Breaking The Silence
Adolescent Mental Health and How to Help
March 17, 2016
A Time of Change
Adolescence is a time where many changes occur, both physically, emotionally, intellectually, and socially. If you are constantly bumping heads with your teen, don't worry, you are not alone! During this stage of development, teens may not always be thinking of the consequences of their actions. In other words, their brain is still developing. It's a time for them to explore, discover, and learn. It's a time for them to figure out who they are on their own. With that being said, you may feel as if you're teen has really isolated themselves from you and the family. Don't take that too personally! It's important to understand that these actions your teen may be taking are nothing but normal. It also may help to reflect and look back on your teenage years, or talk to other parents to know you are not the only one having a tough time.
With this stage of development come a lot of new stressors added to your teens life. It's important to understand how your teen copes with these stressors. These stressors can also have a significant impact on their mental health. It's important not to stigmatize mental health and to treat it as equally as physical health. As parents, you need to make sure your teen knows you are always there to talk to. As well, make sure you are keeping a close eye on your teens behaviors, and know when their behaviors start to become irregular or change suddenly. Mental health is an important aspect of everyone's life, as it is closely connected with how you feel physically. Don't ignore mental health. Understand it, talk about it, and take the necessary actions needed if your teen is experiencing poor mental health.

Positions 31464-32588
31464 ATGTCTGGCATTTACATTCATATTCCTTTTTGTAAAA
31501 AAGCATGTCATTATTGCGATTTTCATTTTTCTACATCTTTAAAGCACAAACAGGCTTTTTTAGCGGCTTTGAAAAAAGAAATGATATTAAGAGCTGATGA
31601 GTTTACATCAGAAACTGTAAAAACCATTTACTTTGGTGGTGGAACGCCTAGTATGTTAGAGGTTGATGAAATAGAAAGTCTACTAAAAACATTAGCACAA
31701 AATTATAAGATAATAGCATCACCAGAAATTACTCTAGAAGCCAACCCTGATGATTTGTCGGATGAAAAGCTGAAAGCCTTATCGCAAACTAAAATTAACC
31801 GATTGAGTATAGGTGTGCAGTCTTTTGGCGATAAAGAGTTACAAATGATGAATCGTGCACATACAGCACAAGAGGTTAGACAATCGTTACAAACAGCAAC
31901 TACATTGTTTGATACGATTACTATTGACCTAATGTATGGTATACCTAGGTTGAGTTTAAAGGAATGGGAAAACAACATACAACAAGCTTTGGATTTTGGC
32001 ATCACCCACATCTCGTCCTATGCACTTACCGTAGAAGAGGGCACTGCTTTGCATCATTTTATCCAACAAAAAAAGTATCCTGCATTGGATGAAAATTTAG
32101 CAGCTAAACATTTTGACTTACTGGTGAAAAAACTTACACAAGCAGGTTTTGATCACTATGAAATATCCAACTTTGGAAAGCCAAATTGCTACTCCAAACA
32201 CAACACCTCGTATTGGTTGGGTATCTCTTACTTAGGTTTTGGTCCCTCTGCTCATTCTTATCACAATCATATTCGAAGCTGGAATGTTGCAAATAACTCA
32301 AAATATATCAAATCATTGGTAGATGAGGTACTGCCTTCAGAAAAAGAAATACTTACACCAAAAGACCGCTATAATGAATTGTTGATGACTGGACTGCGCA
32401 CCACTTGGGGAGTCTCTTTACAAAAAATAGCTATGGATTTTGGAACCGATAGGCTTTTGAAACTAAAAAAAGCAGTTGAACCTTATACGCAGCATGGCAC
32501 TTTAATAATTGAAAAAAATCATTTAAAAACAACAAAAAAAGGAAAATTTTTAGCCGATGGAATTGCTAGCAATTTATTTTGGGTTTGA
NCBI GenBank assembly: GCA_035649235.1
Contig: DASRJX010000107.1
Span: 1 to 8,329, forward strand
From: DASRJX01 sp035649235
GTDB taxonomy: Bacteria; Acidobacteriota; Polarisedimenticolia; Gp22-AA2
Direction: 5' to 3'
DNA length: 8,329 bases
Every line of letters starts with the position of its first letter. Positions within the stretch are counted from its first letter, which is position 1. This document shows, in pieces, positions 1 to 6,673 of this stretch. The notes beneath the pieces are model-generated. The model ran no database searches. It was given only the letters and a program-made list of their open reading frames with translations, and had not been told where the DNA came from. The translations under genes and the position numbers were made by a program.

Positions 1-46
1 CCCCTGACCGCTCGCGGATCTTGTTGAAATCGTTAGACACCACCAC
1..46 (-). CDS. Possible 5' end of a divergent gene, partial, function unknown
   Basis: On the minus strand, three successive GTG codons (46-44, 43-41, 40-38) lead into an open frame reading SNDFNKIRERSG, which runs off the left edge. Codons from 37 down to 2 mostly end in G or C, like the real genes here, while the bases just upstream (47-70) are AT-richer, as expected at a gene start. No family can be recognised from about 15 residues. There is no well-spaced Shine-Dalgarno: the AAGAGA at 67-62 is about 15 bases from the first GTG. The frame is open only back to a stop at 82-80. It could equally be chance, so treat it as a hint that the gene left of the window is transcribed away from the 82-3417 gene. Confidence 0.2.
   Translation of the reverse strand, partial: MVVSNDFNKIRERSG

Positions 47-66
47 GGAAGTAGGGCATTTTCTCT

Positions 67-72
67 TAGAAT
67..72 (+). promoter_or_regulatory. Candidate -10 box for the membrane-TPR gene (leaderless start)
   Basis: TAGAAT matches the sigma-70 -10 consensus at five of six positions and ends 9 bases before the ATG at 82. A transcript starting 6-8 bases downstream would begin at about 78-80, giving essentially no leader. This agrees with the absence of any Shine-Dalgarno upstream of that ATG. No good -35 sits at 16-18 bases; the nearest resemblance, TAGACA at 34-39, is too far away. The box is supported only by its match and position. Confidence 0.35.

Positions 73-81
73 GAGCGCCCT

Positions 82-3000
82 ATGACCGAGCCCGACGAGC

Our March newsletter is a way to reach out regarding your teen's mental health and approaches you may take to help understand and support your teen. It is critical to understand what your teen is going through and to learn techniques to help them. Most often, mental health is stigmatized and not spoken of, but it is important to develop a strong relationship where you and your teen feel comfortable having a conversation about their mental health.
- Changes in sleep/eating patterns
- Lack of energy and motivation
- Feelings of guilt
- Easily agitated
- Loss of interest in activities once enjoyed
- Poor academic performance
- Isolation from friends and family
How to help:
Communication! Communication! Communication! It's important to express to your teen that they are not alone in the way they are feeling. Most often, when teens recognize they are not the only ones feeling this way, it makes things seem a little bit more comfortable and a sense of relief. Talking about the way they feel can be very beneficial. If you feel your teen is not expressing in full the way they are feeling, talking to an outside source can be very helpful.
Alcohol and other Drug Abuse
It's important to keep and honest and open relationship with your teen, and explain to them the consequences drinking and experimenting with other drugs.
Problems associated with underage drinking:
- Leads to injury and death
- More likely to abuse other drugs
- Higher risk of suicide
- Lower academic performance
- Increased risk for sexual assault
- Lack of participation in activities
- Interferes with brain development
- Increases their chances of developing a substance abuse problem later in life